That means you can expect power serve to match power serve most likely here. Despite this being Isner’s first match since the French Open, he’s shown a proclivity to starting fast on grass with his serve. For Del Potro, it should be a matter of repetition and not having to face a superior return man on the other side. Barring some travel fatigue or overall fatigue – which would be a bad sign for him to begin with – Del Potro should be matching Isner with the serve.

That leaves this one likely to join the tiebreak parade, possibly for multiple sets. While Isner’s overall tiebreak record is not great, he has been better in that category on grass. The American is 13-8 in grass court tiebreaks since 2014. It’s a tough call overall with this one. A healthy and confident Del Potro would be the choice most days, but the confidence level still seems to go up and down each week with the Argentine. Isner should be confidence on the surface where he scored his biggest wins of 2016 in Davis Cup play. It really could go either way, but The Pig’s chitlens side with Isner in a pair of tiebreaks.

Isner wins in straight sets

ATP Aegon Championships Preview


Aegon Championships at Queen’s Club
With Wimbledon closing in, the ATP World Tour makes its yearly stop at Queen’s Club for the Aegon Championships. The tournament is comprised of a 32 player field for the second straight year after being a 64 player field for years. Andy Murray is the defending champion and top seed this week. He has won the title at Queen’s Club four times. Stan Wawrinka, Milos Raonic and Richard Gasquet round out the top four seeds. Former champions Grigor Dimitrov (2014), Marin Cilic (2012) and Sam Querrey (2010) are also in this week’s field of 32.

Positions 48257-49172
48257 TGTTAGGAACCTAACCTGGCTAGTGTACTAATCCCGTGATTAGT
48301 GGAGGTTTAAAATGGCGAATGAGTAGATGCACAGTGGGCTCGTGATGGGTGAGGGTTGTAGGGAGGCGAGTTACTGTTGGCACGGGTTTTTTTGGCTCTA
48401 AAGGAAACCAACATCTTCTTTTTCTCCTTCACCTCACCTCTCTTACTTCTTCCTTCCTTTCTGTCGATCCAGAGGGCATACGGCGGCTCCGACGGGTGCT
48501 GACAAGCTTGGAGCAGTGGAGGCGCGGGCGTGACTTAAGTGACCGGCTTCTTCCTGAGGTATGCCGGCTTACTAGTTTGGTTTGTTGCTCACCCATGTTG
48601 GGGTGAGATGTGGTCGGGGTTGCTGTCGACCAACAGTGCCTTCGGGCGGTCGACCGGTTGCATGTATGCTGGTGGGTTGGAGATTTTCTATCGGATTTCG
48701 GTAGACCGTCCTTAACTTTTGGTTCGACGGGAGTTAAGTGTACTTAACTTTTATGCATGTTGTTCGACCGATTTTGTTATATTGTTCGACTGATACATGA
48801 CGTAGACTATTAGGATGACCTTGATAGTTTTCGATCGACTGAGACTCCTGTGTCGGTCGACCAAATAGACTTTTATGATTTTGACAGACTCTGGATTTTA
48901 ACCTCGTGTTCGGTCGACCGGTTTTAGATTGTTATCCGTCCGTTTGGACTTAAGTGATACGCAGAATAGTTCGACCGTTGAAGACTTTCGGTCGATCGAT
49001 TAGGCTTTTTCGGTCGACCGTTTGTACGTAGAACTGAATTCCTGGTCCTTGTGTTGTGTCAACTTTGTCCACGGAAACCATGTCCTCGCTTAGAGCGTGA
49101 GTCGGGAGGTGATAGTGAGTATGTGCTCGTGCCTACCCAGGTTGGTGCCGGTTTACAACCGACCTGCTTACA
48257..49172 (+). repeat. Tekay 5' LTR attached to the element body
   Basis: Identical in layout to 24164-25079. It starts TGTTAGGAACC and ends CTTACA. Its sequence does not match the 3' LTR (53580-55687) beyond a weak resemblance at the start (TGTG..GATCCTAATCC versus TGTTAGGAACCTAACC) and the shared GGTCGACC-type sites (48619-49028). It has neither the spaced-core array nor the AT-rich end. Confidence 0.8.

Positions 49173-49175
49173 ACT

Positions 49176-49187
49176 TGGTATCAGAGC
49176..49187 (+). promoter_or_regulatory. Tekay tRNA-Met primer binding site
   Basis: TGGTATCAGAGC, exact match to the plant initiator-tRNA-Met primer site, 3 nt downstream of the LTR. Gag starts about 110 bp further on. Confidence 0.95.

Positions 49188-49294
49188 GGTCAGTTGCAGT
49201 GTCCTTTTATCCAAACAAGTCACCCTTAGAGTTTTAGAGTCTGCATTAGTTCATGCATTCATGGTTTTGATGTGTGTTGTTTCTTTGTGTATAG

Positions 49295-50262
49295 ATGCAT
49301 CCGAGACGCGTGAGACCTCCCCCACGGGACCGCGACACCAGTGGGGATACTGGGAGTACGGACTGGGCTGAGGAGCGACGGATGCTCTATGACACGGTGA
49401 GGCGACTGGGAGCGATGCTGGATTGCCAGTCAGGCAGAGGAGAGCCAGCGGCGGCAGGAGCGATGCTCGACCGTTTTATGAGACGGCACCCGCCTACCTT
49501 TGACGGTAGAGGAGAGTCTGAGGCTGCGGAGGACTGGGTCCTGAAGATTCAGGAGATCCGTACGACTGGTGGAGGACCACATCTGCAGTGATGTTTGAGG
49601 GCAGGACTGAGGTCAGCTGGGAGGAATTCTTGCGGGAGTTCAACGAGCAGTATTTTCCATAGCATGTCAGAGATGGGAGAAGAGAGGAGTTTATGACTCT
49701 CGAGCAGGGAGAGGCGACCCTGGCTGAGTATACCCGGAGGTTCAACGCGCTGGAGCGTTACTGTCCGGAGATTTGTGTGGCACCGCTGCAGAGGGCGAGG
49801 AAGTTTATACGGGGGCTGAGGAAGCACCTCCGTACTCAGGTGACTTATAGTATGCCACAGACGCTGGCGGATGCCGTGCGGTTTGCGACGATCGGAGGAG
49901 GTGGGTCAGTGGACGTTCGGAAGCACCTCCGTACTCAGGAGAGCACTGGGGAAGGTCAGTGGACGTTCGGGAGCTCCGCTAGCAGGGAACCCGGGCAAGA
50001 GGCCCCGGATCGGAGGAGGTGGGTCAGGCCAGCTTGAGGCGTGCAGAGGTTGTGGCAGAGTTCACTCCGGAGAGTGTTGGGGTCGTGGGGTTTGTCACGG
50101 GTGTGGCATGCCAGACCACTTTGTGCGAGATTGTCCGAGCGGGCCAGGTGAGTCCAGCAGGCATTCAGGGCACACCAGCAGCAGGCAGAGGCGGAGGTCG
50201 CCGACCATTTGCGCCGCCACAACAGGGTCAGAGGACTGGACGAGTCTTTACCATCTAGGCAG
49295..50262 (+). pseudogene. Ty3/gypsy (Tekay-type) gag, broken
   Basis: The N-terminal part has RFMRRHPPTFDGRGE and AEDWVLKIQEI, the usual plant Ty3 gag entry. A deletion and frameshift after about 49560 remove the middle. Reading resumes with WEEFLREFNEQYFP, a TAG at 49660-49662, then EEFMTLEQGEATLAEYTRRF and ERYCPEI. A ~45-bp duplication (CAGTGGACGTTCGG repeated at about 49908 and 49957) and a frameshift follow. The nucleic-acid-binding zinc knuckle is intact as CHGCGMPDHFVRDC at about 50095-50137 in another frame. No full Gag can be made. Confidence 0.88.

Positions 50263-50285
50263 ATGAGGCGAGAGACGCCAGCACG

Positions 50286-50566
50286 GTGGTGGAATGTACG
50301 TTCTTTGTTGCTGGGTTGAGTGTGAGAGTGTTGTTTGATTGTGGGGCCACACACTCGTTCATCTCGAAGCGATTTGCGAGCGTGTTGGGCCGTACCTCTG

Last year’s event saw just one seed get knocked out in the opening round, but seeds were in peril for the majority of the tournament. By the business end, just two seeds made the semifinals along with a pair of unseeded players. Only three seeded players were in the quarterfinals. It would be top seed Andy Murray beating unseeded Kevin Anderson in the final. This year’s field is absolutely loaded with talent for a smaller field and looks to have the possibility of several early upsets.

Let’s take a look at this week’s Seed Report to see which seeded players might be prone to an upset this year.

Seed Report
1. Andy Murray
The Scot has been fantastic at this tournament over the years to the tune of a 25-5 record. Interestingly, even numbered years since 2010 have been unkind to Murray at Queen’s Club. He crashed out in the round of 16 twice and the round of 32 once in those even numbered years. In 2011, 2013 and 2015, he won the title. He’s got a massively tough opener against Nicolas Mahut who has beaten him in one of their two previous meetings at Queen’s Club back in 2012.

2. Stan Wawrinka
Wawrinka has only played this tournament three times. A semifinal run in 2014 was his best showing. Last year, he lost in the second round to eventual finalist Kevin Anderson. He’s improved on grass the last few years, but remains a tough one to predict when it’s Non-Slam Stan time. A first round match-up against Fernando Verdasco makes it interesting early, although he did beat the Spaniard last year at Wimbledon in straight sets.

3. Milos Raonic
So it finally happened that John McEnroe pushed his way into a coaching position and it will be with Raonic for the grass court swing. This is the first chance to see what McEnroe is trying to help instill into the Canadian, who is coming off a listless loss at the French Open. He’s got an awfully tough opener against Nick Kyrgios. The two have split two previous meetings at Wimbledon with Kyrgios winning the last in 2015. The McEnroe effect might not have a chance to gain much traction this week. Raonic made the quarters here last year, but went three sets in all his matches.